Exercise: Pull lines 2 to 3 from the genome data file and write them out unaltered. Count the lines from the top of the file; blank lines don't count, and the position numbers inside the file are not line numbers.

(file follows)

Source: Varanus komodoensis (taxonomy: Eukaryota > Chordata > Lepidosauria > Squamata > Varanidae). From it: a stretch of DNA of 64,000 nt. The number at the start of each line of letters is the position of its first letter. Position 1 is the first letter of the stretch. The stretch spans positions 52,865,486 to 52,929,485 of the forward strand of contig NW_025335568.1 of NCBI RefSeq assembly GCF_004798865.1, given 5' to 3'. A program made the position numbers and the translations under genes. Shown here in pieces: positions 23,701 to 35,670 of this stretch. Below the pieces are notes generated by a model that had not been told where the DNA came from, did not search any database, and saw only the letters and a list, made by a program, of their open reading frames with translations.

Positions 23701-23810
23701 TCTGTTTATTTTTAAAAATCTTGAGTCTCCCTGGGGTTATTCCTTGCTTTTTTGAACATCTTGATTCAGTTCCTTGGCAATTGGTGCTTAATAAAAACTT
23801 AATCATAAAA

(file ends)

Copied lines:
Positions 23701-23810
23701 TCTGTTTATTTTTAAAAATCTTGAGTCTCCCTGGGGTTATTCCTTGCTTTTTTGAACATCTTGATTCAGTTCCTTGGCAATTGGTGCTTAATAAAAACTT